Fifty years have passed since Bloody Sunday, that seminal event in United States civil-rights history when African-Americans and their allies attempted to march from Selma to Montgomery, Ala., demanding the right to vote.
As soon as they crossed the Edmund Pettus Bridge in Selma, they were violently attacked by the Alabama State Police, beaten with nightsticks and electric cattle prods, set upon by police dogs and tear-gassed. They were chased off the bridge, all the way back to Selma’s Brown Chapel A.M.E. Church, where the march began. News and images of the extreme and unprovoked police violence, in contrast to the conduct of the 600 marchers, who practiced disciplined nonviolence, spread across the globe. Within months, President Lyndon Johnson would sign the 1965 Voting Rights Act, responding to the public outrage and to the pressure applied by a skillfully organized mass movement.
The march that would become known as Bloody Sunday was organized in response to a killing by the police of a young man. That history, and how it relates to today, was recounted last Sunday in historic Brown Chapel. The sanctuary was filled to capacity with civil-rights icons, Obama administration Cabinet secretaries and members of Congress.
U.S. Attorney General Eric Holder spoke, making a connection to the spate of high-profile police killings of unarmed young black men today. This commemoration happened just days after the Justice Department released its scathing report on systemic racism in the police departments of Ferguson, Mo., and surrounding municipalities.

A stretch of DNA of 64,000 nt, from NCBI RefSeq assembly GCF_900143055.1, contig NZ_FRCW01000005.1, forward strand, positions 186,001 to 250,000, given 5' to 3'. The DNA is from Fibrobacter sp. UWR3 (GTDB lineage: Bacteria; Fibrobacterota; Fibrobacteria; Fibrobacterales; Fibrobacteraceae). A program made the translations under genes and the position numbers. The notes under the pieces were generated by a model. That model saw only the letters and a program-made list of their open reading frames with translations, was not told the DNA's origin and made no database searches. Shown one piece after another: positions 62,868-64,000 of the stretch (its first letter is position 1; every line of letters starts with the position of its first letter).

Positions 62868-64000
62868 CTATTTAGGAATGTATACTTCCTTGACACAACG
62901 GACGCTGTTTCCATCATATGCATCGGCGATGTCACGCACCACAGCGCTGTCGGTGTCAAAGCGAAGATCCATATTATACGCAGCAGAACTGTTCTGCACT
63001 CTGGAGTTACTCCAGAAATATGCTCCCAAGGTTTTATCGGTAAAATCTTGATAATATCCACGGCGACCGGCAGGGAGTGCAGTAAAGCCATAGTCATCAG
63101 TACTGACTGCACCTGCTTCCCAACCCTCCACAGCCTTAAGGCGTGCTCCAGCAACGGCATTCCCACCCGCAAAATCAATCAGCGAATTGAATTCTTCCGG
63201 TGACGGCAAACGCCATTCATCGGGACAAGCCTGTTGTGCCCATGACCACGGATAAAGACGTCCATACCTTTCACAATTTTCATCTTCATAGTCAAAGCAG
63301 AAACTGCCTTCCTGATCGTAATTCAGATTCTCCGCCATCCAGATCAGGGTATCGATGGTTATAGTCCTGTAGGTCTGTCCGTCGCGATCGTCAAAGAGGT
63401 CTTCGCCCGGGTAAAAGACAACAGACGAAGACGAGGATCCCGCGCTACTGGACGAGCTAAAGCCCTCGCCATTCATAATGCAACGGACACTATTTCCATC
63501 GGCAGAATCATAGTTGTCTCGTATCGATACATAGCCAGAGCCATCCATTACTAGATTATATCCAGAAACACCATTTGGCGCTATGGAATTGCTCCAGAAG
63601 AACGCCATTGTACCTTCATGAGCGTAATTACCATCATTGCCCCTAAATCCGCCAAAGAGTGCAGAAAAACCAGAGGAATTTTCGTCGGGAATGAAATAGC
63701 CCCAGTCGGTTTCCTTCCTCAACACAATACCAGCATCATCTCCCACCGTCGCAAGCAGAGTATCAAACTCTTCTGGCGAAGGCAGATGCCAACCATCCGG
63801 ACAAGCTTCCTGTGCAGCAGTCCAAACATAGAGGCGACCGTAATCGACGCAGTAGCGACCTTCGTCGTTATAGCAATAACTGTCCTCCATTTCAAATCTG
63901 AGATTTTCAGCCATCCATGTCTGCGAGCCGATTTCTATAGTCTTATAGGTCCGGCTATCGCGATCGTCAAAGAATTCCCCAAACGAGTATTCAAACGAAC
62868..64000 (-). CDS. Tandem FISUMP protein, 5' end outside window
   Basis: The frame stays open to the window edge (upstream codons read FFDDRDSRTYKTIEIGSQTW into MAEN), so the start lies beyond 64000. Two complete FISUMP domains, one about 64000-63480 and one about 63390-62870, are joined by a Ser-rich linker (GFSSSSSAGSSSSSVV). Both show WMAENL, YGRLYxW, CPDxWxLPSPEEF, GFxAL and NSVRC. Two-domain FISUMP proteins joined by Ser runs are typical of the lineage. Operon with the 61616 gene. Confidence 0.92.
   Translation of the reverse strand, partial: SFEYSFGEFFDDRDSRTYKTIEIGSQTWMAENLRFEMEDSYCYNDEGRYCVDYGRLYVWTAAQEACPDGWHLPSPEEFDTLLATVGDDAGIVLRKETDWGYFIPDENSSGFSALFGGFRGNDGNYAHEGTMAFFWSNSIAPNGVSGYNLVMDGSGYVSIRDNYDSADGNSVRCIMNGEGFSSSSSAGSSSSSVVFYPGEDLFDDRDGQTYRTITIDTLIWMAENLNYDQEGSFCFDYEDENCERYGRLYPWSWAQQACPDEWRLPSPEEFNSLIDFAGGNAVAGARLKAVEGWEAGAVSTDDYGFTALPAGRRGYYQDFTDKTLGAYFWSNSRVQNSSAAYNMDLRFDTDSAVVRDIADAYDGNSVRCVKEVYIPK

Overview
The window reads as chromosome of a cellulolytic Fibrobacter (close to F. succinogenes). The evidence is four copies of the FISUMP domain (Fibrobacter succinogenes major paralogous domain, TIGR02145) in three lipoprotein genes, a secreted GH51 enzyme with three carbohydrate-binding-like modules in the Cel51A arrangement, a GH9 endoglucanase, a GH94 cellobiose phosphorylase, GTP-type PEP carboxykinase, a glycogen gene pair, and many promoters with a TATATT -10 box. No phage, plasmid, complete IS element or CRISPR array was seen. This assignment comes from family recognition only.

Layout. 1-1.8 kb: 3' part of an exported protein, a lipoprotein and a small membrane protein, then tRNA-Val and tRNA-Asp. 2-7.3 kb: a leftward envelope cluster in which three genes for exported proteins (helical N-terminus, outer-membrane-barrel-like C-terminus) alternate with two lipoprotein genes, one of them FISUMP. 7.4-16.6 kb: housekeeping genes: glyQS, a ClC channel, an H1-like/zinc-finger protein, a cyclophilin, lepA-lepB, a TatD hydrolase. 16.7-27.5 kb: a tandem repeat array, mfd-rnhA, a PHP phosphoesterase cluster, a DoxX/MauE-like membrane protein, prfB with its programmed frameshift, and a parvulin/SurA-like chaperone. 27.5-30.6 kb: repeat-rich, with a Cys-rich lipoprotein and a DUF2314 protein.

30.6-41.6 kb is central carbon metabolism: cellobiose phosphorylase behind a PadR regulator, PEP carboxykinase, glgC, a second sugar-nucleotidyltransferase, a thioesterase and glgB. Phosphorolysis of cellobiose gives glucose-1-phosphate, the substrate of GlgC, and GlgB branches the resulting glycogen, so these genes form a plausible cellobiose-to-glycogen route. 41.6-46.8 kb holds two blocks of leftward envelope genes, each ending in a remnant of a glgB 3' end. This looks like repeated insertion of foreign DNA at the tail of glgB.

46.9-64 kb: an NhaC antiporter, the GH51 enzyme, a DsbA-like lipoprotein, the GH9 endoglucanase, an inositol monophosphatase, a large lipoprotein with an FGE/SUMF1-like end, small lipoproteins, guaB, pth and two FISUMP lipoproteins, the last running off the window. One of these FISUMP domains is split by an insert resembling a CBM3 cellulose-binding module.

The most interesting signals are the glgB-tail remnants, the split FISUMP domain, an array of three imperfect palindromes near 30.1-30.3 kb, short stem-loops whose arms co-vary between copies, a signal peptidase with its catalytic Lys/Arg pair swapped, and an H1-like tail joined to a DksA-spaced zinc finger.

“Spurred by the murder of Jimmie Lee Jackson, an unarmed young black male,” Holder said from the podium. He paused and then repeated: “an unarmed young black male.” And then again: “an unarmed young black male.” He intoned that phrase three times, looking out over a crowd that included his own teenage son, Eric Holder III, as well as his probable successor, Loretta Lynch, who will be the first African-American woman to be attorney general (if and when the Senate confirms her nomination).
“An earlier movement began, and citizens began a march from Selma to Montgomery, across a bridge that was named for a former Alabama senator, Confederate general and grand wizard in the Ku Klux Klan.” He was talking about Edmund Pettus.
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